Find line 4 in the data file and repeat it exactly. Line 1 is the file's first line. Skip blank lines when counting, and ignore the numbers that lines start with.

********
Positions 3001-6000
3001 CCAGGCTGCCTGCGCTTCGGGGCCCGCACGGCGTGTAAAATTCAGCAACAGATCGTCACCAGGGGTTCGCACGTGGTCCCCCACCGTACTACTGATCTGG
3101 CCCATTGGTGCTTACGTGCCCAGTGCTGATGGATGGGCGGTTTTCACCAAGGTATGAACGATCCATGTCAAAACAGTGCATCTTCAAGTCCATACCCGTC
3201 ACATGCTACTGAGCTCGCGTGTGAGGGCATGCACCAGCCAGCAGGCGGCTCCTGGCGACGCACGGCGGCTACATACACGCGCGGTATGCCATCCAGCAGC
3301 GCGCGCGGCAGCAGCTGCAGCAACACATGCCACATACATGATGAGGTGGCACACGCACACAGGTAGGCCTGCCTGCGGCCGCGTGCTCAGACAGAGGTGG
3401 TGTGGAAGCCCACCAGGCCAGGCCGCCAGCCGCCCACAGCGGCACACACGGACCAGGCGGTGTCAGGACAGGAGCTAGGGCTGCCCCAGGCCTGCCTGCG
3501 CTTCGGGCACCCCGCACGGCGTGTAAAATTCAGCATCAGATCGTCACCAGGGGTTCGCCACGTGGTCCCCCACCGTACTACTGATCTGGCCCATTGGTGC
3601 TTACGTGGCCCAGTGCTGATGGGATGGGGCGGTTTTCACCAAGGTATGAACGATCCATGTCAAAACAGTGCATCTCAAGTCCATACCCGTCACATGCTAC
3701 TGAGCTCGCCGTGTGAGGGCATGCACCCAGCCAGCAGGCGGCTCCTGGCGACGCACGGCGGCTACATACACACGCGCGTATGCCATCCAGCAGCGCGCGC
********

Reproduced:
3201 ACATGCTACTGAGCTCGCGTGTGAGGGCATGCACCAGCCAGCAGGCGGCTCCTGGCGACGCACGGCGGCTACATACACGCGCGGTATGCCATCCAGCAGC